Joseph Weise Photography Studios in Bensonhurst and Borough Park
The Weise Studio located at 4723 13th Avenue was situated in the part of Brooklyn formerly known as Blythebourne in the late 19th century. In the early 20th centuries Jewish immigrants settled in the area becoming the majority population. Italian and Irish immigrants also lived in this neighborhood. By the 1930s a shift began to take place as Hasidic Jews moved in. Today, the Hasidim dominate the community outnumbering the Orthodox Jews who were the dominant Jewish group at the time Joseph Weise opened his studio on 13th Avenue sometime after 1933 and before 1935.
The studios at 6408 18th Avenue (in 1933) and 6411 18th Avenue (in 1935) were situated in Bensonhurst. Up until the end of WWII, Bensonhurst had almost equal percentages of Jewish and Italian immigrants living in the community. With the development of middle class housing in the suburbs after WWII many of the Jewish residents moved out leaving the Italian-American community as the dominant ethnic group in the area. Today Bensonhurst is home to a much smaller Italian-American population. The up-and-coming immigrant groups are Chinese and Russian.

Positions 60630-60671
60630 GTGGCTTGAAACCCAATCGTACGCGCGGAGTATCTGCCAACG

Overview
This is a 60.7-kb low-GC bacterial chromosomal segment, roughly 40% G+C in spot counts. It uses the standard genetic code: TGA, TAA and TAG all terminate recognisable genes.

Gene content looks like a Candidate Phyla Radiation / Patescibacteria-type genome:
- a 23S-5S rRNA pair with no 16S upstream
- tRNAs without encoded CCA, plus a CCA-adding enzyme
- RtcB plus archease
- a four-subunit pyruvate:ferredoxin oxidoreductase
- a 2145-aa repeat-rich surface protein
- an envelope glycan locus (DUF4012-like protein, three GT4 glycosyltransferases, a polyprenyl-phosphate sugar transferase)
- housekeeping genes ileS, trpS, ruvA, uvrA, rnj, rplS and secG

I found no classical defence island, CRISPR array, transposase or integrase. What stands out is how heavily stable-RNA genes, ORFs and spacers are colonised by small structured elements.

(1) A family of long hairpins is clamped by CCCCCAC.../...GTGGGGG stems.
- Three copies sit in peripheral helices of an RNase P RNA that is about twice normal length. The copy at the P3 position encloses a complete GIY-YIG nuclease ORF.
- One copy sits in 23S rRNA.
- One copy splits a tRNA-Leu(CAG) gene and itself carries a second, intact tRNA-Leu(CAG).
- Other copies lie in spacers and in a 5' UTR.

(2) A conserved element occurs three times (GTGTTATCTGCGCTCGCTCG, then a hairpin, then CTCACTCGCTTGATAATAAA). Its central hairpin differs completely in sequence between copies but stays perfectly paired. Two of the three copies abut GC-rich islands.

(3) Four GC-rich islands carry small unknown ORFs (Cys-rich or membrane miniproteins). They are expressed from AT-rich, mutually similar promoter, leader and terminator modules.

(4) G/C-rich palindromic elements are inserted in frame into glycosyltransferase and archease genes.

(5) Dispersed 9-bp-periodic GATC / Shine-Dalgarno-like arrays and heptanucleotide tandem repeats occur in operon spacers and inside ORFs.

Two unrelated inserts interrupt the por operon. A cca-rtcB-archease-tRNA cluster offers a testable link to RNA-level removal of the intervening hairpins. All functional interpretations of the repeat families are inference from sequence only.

The first studio portrait of Emily Leatrice was taken when she was 14 months old in 1932. We shared that photo and the research results about studio where the photo was taken in these previous postings:
53c-Serrapede Family in America: Emily Leatrice’s first studio portrait, 1932 Part 1
53c-Serrapede Family in America: Emily Leatrice’s first studio portrait, 1932 Part 2
When Emily was 4 years old in 1935, Sam and Josie had another photo taken of Emily at a different studio. This photo comes with a pretty cardboard frame that is attractive enough to use as is. In the back is a stand so that the photo may displayed on a table. There is also a tab with a hole in it that makes it possible to hang the photo on a wall. Despite being stored in nothing other than a brown paper bag that was placed into a sturdy, cardboard carton with other photos, the frame is still in good condition. This may have been due to the fact that the attic where Josie stored her photo collection was usually warm and dry in all seasons.
Emily Leatrice Serrapede. Photo take in June 1935 at Wiese Photo Studio, Brooklyn, NY.
Josie and Sam subscribed to many magazines and newspapers. As a child I remember the sofa, end tables and coffee table full of such magazines as “Life”, “Time”, “The Saturday Evening Post”, “Cue”, and “The New Yorker”. Among newspapers the “Daily News” and “The New York Post” were the ones I remember most. Sometimes I found copies of “Mad Magazine” that belonged to Uncle Sammy in the drawers or on the nightables up in the attic.